P.S. I'm somewhat familiar with LeTourneau University. In recent months I've toyed with the idea of going back to college for a mechanical engineering degree. I spent five years in college and hammered out three degrees all while launching a small business which I currently run. I'm quite glad to be finished with school, but if by some unlikely chance I decide or get an opportunity to do an engineering program, LeTourneau University over in Longview is one of my top picks.

  4. #4
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    Hi tourndude are u collecting for a display i have come across some manuals and brochures i will see if i can copy them and get them on here somehow will let you know Larry

  5. #5
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    Just watched a couple vids and wow! the color and "feel" of the old film really looks great.

    The early forklift is really ingenious...did it ever make it to production?

    Is there anywhere I could learn more about the history of these machines?

    Thanks for posting!

  6. #6
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    Hi There tournadude, I am a new member to this site, an when i saw the Le Tourneau Name it made me set up and think back to may days in the US Army, I spent almost 3 years in France & part of the Time I was Operating on of What we Called a TD, it is the Rubber Tired Dozer, we had some with Blades & some with Just Push Blocks, there was some difference in the Gearing of the 2 different machines, the ones with Blades were Geared a littler lower than the ones with bush blocks, we were using both to pull scrapers, The Elect Winches that operated the pan were so strong that if you blocked it out, it would snap the cable like a shoe string, the Seats were the best i have ever seen, no moving parts, but the way it was made it took up the shock very well, i would like to hear from others that ran these Beast, The Big 671 screaming righ behind your ear was some more sound, i Guess that is the reason i am wearing hearing aids today, we were working in the Verdun France Area, Building a Railroad to a Amo Dump about 15 Miles off the Main Rail Line, The Job started at a small Town, Etain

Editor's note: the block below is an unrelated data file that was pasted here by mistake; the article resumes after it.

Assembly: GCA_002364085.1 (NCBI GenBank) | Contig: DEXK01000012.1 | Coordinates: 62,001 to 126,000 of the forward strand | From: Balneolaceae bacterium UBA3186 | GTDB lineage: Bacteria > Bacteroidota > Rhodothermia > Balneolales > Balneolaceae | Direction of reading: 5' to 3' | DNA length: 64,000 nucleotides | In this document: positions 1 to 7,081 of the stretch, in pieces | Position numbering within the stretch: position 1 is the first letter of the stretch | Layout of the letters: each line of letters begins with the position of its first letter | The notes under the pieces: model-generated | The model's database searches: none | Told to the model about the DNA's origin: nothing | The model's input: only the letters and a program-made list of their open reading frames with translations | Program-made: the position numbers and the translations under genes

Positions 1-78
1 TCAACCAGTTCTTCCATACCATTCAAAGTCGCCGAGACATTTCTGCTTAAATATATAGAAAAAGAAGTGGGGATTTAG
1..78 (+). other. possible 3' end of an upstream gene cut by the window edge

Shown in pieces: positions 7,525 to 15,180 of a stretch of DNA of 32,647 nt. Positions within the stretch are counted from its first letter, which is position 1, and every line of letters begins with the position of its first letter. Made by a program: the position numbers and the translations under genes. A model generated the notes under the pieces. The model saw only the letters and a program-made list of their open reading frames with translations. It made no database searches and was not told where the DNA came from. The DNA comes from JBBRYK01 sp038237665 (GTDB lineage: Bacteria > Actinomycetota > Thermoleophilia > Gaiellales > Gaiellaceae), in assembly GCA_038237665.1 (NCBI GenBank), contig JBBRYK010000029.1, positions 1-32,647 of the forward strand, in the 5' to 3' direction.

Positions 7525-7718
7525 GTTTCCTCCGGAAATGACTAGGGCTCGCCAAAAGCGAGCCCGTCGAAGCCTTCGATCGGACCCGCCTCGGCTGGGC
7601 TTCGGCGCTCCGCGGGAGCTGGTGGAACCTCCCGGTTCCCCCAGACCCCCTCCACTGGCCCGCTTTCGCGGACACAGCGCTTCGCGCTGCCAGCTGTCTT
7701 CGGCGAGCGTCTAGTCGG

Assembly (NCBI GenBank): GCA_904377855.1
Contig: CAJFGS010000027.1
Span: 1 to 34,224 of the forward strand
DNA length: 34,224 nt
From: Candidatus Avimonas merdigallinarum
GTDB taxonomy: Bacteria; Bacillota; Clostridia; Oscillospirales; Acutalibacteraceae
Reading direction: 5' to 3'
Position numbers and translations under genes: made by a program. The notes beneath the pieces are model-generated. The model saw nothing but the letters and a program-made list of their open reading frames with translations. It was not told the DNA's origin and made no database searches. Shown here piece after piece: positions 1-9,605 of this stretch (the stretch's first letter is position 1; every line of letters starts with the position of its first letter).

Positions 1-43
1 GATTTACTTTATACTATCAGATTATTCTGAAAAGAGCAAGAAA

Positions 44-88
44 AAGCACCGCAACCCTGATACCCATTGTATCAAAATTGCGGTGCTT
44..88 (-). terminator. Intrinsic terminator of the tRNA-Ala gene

7. #7
    Senior Member Ross's Avatar
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    Erm .. Yeah .. Erm ...

    L1850: Why would you hide the CAB breakers behind the computer screen ????

  8. #8
    Junior Member
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    Erie, PA
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    Welcome aboard. Love watching the old Iron and ideas at work.
    Been wearing the Tee shirt since the April LTS get together and finally found the site..........Great job with it Steve

  9. #9
    Senior Member
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    Welcome to the forums. LeTourneau really amazes me, last week I was on a new 2350. That machine is freaking incredible. Do you still have anything to do with your grandfathers company?